For the better part of last week, my morning newspaper was a no-show. I’d call the L.A. Times and yell into the one-way void of their telephonic voice portal. Nothing would happen. The same affliction, it turns out, befell subscribers of the Santa Barbara News-Press. Had UFOs abducted everyone delivering newspapers on the South Coast? Readers got restless. Newspaper carriers, we would later learn, were among the first casualties inflicted by a well-intended new state bill designed to protect gig economy workers from the manifold oppressions of the gig economy. People who had worked directly for the two newspapers were told they no longer had jobs. They could apply for their old positions, but with a new company with whom the newspapers had contracted. As with all games of musical chairs, a lot of people awoke to discover they no longer had a seat. How many, we still don’t know.
Progress, like God, I guess, moves in mysterious ways.
I finally met my carrier this weekend. He was searching the street to find my digs. He was a new guy. He was delivering three papers, not just one; his route, he said, was crazy making and confusing. I sympathized. But for myself, as well. If I ever got to read a morning paper again, it would be after I got home at night.
The car he drove was chillingly emblematic of the newspaper industry as a whole. The wheels weren’t falling off, but they were about the only thing that wasn’t. The body was slap-dashed with a blizzard of Bondo-gray patches. They alternated with streaky smears of scratched paint. The steering wheel was intermittently wrapped up in duct tape. There was something mesmerizing and primal about it, like a boxer’s wrapped fist or a wounded shark hunting for a cozy place to die.
If you read newspapers, you already know newspapers aren’t doing particularly well. Between 2008 and 2018, 25 percent of all journalism jobs in the United States disappeared. According to the Washington Post, the number of lost journalism jobs in the U.S. in 2019 was almost 4,000. For newspapers specifically, the numbers are even worse. Nearly 50 percent of employees found themselves forced to find new jobs in that same 10-year period. Circulation has dropped to the lowest ever since 1940 when economists first started tracking such things. Revenues dropped 13 percent in 2018 alone, according to the Securities and Exchange Commission. To the extent there’s been significant new growth, it’s been with online advertising. The bad news there is that half those new revenues go to Google and Facebook, who are doing to newspapers — Jeff Bezos’s ownership of the Washington Post notwithstanding — as they have done to downtowns.
If the numbers are grim, the reality is more so. In communities that have not been rendered “news deserts” outright, “ghost papers” struggle to stay afloat, anorexic shadows of their former selves. As exquisitely imperfect as the news media undeniably is, local newspapers provide a service that can’t be replicated by all the aggregators, bloggers, and social media sites combined. At some point, some working stiff has to actually watch all those city council meetings, sit through those long and tedious trials, and talk to all those people who think they have something to say.
Because they often do.
On good days, we — local newspapers — provide the mud and straw from which the bricks and mortar of communities are built. On good days, we provide the community a thermometer to take the temperature of its soul. On occasion, we have such days.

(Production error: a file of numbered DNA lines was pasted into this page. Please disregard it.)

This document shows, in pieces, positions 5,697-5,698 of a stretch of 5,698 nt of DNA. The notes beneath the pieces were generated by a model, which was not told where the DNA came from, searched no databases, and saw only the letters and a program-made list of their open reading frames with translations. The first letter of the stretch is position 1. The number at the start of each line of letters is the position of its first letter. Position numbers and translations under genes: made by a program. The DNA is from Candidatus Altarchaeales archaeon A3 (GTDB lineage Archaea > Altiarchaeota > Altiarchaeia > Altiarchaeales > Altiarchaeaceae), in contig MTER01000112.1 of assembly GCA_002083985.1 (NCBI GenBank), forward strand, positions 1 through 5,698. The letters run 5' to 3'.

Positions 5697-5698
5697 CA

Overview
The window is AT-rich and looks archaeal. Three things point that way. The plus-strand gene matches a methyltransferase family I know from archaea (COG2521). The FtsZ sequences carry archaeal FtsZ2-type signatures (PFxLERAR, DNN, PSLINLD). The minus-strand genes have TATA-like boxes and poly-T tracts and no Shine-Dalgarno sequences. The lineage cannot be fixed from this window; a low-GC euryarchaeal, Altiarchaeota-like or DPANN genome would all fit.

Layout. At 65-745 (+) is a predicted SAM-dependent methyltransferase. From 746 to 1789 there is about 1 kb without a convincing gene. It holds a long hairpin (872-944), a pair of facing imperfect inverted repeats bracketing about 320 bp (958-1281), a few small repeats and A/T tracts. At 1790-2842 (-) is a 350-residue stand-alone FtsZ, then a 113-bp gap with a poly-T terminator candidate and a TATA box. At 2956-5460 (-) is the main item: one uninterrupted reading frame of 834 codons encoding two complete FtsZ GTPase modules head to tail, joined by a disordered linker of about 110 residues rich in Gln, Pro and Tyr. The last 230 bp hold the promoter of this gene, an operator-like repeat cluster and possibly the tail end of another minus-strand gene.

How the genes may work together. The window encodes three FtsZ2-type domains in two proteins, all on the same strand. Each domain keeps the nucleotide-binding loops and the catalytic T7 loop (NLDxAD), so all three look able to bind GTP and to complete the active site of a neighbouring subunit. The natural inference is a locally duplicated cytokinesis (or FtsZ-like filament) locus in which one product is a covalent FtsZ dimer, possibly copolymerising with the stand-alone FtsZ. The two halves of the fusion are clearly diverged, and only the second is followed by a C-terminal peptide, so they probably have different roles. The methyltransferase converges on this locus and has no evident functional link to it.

I am, of course, biased beyond belief. As a paid writer, reporter, and editor, it’s in my obvious self-serving self-interest to believe the sun rises and sets according to the treadmill of my deadlines. That being acknowledged, we do bring something to the party. Just look at any community that lost its paper; they’ve become the sound of one hand clapping, the dog that didn’t bark, and the singer without a band. In all that silence, you can no longer hear yourself think.
We’re all scrambling to find a new way. Big changes, we are told, are afloat for the much-beleaguered and significantly improved News-Press, though that paper’s new editor, Nick Masuda, has “absolutely and unequivocally” denied persistent rumors that the paper was being sold to the Los Angeles Times.
We at the Independent are trying out something new and different. According to Pew Research, only 14 percent of the public pays for local news. We’re trying to increase that number. It’s not asking that much.
We’re asking our readers to strip-mine their couches, sock drawers, car ashtrays, and other repositories of errant coins and subscribe to the Independent. Our rates, I have to say, qualify as a steal. For $30 — $29.99 to be precise — you get a year’s subscription; $2.99 gets you a month. By contrast, Edhat charges $52; Noozhawk suggests donations that start off at $99. We’re considerably cheaper than Netflix or Spotify or any number of those apps you pay for but never actually use. But please bear with us as we work out some sign-up kinks.
Technically, this subscription gets you everything the paper has to offer online without interruption or intrusion. Without it, you won’t be able to read everything we’ve posted online, just the shorter stuff. News articles longer than 650 words, for example, will not be accessible without subscriptions. During natural disasters, such as floods and fires, or unnatural ones — elections — our intention is to make sure everyone can get everything. The paper that hits the streets every Thursday will remain, of course, 100 percent free.
Mostly, it’s an opportunity to try something new to allow us to evolve and grow. Think of it as a tip; think of it as a donation; think of it as you will, but please subscribe. It’s your way of keeping the dog barking, the one-hand handclapping, and the lead singer accompanied by her backup band.